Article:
While the squadron was on deployment, notable was an attempted coup of the Turkish government on July 15.
“It was very strange actually because my boss gave me a call that evening when it started and said ‘Hey what’s going on in Insirlik?’ And I said ‘Nothing’s going on in Insirlik.’ It was business as usual,” Johnson said. “Then all the sudden the power went out and it didn’t come back on for a week. We didn’t really know what was going on. There was a lot of speculation and Turkish officers that we saw we no longer saw and the Turks are flying F-16s over there and all of the sudden those F-16s stopped flying so it was very surreal. We were a little bit captive on what should be a joint base between the Turks and the U.S. Air Force. We kind of became trapped on that base without a lot of recourse there, so it was very strange for about a week.”
For the Marines in VMAQ-4, it meant no power and no air conditioning for a week, but like Marines, they adapted and overcame.
“As a Prowler squadron, we actually don’t have any organic equipment like that so we brought a collapsible, portable shelter with us that required this generator and A/C unit and we pulled some extra people from MWSS-274 down the street and so we brought these people who are not part of VMAQ-4 but are there specifically to do this generator maintenance and all the sudden when the coups happened, that became our refuge,” said Johnson. “That was the only place that still had power and still had air conditioning. We still had computers, so we could talk to people. I actually sent out a message to the families from that shelter to give them as much information as I could on what was going on with their Marines. That became our lifeline out there in Turkey whereas everywhere else was without power and air conditioning so we came up with some unique solutions. That generator, we brought a primary and a backup and they kind of became our lifelines for at least a week. We thought ourselves very smart for bringing them and very thankful that we brought the Marines to fix them.”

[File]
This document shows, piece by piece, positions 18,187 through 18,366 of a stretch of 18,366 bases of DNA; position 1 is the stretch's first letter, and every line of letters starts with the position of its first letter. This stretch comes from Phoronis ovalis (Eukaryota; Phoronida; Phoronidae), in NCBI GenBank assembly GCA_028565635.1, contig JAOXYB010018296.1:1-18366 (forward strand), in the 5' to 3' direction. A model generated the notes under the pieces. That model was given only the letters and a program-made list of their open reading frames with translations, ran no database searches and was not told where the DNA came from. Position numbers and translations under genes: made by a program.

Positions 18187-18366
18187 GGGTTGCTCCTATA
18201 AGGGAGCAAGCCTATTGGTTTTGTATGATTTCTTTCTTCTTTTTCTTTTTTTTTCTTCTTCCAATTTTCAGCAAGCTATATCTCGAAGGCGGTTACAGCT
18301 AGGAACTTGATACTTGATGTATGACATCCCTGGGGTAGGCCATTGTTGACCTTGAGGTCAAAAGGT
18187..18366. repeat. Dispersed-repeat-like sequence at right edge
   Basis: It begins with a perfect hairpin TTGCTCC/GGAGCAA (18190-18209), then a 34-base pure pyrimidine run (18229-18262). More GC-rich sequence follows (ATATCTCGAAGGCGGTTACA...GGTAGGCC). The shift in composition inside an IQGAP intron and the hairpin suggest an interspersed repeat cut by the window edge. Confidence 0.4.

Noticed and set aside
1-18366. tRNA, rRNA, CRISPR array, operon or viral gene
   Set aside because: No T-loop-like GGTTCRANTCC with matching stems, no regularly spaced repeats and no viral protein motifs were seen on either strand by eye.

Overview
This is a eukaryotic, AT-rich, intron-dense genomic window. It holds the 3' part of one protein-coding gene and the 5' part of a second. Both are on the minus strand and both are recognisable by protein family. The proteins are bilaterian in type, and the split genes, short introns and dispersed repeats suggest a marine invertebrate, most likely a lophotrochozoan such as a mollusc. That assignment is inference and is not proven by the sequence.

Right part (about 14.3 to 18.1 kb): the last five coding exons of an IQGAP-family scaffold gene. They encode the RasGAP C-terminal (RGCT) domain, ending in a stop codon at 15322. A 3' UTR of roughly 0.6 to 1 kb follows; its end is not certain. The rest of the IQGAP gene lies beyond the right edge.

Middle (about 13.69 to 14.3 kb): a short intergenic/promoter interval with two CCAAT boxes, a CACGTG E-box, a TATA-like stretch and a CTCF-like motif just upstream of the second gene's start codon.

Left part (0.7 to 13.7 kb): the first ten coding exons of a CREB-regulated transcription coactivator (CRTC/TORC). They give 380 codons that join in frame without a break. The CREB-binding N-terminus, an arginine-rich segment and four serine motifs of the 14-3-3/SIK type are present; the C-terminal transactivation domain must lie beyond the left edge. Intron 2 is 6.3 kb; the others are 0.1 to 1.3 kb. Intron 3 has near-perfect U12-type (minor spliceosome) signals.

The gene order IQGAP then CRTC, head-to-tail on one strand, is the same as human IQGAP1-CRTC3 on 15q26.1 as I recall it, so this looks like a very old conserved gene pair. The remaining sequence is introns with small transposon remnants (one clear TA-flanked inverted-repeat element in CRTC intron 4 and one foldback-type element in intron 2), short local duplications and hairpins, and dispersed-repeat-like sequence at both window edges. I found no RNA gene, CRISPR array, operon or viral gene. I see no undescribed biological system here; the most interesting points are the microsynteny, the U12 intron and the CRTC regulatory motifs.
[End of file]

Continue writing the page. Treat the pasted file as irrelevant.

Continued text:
Cpl. Brandon Anderson, an aviation ordnance specialist, said being without power was rough but the Marines built morale.
“We were all out there grilling some steaks up,” he said. “I met a lot of new people that I had never talked to. The A/C was rough, but we got used to it.”
Cpl. Cole Smith, a generator mechanic, was among those vital to the squadron when the power went out.
“Obviously everyone was frustrated but he played a role in making sure that everyone had the power that they needed in the end just because of what his MOS is,” said girlfriend Sam Foster, who came out to greet Smith.
“Those guys were key for us surviving during the coups when the power got shut off,” said Ham. “Generators powered everything during that week there. They powered everything we needed. They were very key to our continuing operations out there because even though the coup in Turkey was going on, we were still supporting operations. We still had to do the Marine thing and suck it up and keep fighting.”
For Sgt. Mason Hernandez, an aircraft maintenance support equipment electronics technician, coming home was extra special, as he got to hold his 3-month old son Cohen for the first time.
“It is the most amazing feeling to be able to hold my child for the first time and after seeing him born on deployment, to actually hold him in person just means the world to me,” said Hernandez. “Just to be able to finally see him after six months of being gone and missing the first three months of his life, it’s definitely a moment that I will remember for the rest of my life. It feels absolutely amazing. It is the best feeling in the world. It is indescribable.”